National Data | Non-Citizens, Hispanics Get Most New American Jobs
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More than a million new jobs have been created in the U.S. so far this year. Despite the apparent end of the jobless recovery, President Bush's economic approval rating among likely voters hasn't budged. A recent analysis by the Pew Hispanic Center offers several possible explanations for the economic/political disconnect:

1.   Non-voters Are Getting a Disproportionate Share of New Jobs. In the 12 months ended March 31st, the economy added a total of 1.33 million new jobs. (Table 1) During this period:


  • Job growth among non-citizens (3.3 percent) was more than four-times that of citizens (0.8 percent)


  • In swing states, non-citizens account for 6 percent of total employment, but 21.8 percent of all new jobs created

All in all, the share of new jobs garnered by non-citizens (28.5 percent) was three-times their share of the U.S. labor force (8.6 percent.)

2. Hispanics dominate the new job market. For a Republican, George W. Bush does fairly well with Hispanic voters (that is. merely terrible rather than utterly catastrophic). But his 31 percent share of the Latino vote in 2000 merely reinforces this reality: the Republican Party is fundamentally a white party. [See the analysis of demographics and political destiny by Peter Brimelow and myself:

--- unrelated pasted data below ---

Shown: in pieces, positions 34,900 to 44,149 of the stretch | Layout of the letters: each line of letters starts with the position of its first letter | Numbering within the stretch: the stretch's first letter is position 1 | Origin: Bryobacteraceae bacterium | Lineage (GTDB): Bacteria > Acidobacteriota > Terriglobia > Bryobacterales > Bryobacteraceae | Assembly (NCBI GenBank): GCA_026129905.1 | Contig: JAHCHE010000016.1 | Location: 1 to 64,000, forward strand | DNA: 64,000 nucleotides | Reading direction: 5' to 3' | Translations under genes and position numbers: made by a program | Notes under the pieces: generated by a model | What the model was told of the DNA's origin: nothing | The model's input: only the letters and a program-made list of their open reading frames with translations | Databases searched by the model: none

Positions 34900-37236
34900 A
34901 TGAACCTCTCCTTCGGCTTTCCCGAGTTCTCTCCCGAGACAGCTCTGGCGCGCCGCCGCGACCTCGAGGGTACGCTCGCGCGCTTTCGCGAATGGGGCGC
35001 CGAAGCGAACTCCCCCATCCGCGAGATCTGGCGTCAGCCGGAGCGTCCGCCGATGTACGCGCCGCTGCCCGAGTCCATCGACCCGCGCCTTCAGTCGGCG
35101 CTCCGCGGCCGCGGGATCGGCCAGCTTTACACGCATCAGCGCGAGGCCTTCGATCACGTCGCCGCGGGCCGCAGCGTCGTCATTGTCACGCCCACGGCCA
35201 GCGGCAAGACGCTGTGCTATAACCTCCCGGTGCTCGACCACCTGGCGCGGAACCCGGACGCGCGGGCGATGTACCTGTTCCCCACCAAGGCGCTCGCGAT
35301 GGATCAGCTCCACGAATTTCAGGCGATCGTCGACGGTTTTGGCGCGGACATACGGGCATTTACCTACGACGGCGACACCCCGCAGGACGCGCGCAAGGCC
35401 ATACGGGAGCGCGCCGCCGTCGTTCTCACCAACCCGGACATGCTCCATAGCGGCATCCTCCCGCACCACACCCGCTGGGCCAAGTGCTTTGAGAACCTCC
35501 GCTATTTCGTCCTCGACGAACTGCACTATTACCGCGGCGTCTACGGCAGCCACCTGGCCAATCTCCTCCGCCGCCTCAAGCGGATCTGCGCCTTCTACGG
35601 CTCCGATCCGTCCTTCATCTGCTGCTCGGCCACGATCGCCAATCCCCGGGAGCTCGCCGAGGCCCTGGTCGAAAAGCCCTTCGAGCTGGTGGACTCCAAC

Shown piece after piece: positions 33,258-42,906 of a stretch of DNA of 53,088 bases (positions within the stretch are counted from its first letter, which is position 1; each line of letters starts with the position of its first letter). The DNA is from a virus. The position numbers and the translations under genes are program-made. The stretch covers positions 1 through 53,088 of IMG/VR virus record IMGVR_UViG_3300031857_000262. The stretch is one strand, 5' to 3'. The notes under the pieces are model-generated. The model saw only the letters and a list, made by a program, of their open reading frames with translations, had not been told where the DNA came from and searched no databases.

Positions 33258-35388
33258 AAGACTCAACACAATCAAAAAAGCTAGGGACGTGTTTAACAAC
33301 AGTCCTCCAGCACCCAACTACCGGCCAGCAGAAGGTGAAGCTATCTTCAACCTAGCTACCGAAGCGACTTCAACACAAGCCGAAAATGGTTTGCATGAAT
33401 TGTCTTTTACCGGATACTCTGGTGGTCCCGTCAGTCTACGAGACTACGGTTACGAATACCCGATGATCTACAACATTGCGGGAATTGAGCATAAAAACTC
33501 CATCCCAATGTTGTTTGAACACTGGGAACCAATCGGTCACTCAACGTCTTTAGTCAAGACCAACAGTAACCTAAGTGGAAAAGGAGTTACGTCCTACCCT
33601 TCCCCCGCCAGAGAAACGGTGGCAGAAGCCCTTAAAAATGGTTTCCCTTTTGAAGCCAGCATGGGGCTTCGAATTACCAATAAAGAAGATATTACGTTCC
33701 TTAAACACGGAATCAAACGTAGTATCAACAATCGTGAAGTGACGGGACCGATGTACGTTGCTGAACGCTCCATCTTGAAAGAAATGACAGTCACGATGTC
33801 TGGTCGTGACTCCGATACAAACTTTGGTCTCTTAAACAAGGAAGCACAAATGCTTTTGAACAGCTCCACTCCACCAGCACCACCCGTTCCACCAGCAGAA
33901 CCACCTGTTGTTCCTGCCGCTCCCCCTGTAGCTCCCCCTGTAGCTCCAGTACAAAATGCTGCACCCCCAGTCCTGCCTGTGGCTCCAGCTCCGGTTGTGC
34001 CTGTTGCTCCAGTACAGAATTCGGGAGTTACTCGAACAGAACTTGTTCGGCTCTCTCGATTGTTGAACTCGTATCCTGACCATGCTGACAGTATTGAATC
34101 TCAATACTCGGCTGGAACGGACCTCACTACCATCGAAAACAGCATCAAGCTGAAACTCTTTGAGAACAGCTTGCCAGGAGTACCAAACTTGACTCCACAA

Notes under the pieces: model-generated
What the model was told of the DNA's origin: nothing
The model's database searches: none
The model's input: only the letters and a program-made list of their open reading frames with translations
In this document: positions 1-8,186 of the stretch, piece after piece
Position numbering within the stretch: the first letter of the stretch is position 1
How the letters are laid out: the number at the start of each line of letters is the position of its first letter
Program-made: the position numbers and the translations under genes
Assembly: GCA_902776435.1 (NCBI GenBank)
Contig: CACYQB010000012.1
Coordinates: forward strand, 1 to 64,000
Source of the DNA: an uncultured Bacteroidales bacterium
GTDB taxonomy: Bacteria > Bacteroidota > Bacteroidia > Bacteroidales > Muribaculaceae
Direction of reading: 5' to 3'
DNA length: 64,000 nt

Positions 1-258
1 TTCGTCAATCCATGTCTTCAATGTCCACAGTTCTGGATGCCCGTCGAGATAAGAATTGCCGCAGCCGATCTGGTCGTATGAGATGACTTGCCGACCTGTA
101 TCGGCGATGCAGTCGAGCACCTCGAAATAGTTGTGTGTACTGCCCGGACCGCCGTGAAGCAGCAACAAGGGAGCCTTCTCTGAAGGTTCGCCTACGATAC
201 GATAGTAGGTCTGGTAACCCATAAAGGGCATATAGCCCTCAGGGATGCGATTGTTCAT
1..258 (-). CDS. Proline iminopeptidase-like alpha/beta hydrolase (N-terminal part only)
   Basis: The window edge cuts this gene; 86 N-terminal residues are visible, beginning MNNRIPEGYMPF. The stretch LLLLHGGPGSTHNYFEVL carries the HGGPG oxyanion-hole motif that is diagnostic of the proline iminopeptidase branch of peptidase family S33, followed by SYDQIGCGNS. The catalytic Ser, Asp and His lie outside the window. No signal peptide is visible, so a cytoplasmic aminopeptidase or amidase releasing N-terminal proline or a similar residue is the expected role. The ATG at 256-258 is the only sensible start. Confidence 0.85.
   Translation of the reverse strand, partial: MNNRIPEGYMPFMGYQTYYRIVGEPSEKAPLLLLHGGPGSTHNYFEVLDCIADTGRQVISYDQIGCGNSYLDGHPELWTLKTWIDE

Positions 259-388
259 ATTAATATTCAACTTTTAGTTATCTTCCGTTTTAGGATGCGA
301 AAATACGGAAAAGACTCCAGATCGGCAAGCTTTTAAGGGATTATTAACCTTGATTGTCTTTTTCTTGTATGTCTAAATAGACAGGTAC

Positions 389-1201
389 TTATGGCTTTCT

With this in mind, the ethnic distribution of new jobs created over the past year does not bode well for Republican prospects: (Table 2.)

  • More than half – 53 percent – of all new jobs created in the last 12 months went to Hispanics


  • Virtually all Hispanic job growth was among newly arrived (2000 or later) immigrants


  • Native-born Hispanics and pre-2000 Hispanic immigrant cohorts lost a combined 43,526 jobs 

The last point is especially troubling for Republicans. This segment of the Hispanic population is: a) the most likely to vote, and b) the most likely to contain the acculturated, conservative Hispanics who voted for George Bush in 2000.

3. Real wages have stagnated for Hispanics and Non-Hispanics alike. (Table 3) Over the 2-year period ending in the first quarter of 2004:

  • Real median weekly wages for Hispanic workers fell from $403 to $395, down by 2.0 percent



What we see here is predictable: employers are shifting to newly arrived, often illegal, Hispanic immigrants who are willing to work for less than legal immigrants and natives.

The newly arrived immigrants depress wages for all racial groups, especially those they compete most directly with, i.e., other Hispanics.

This, of course, is exactly what Harvard economist (and Cuban immigrant) George Borjas has predicted.

Now it's happening.

[Number fans click here for tables.]

Edwin S. Rubenstein (email him) is President of ESR Research Economic Consultants in Indianapolis.

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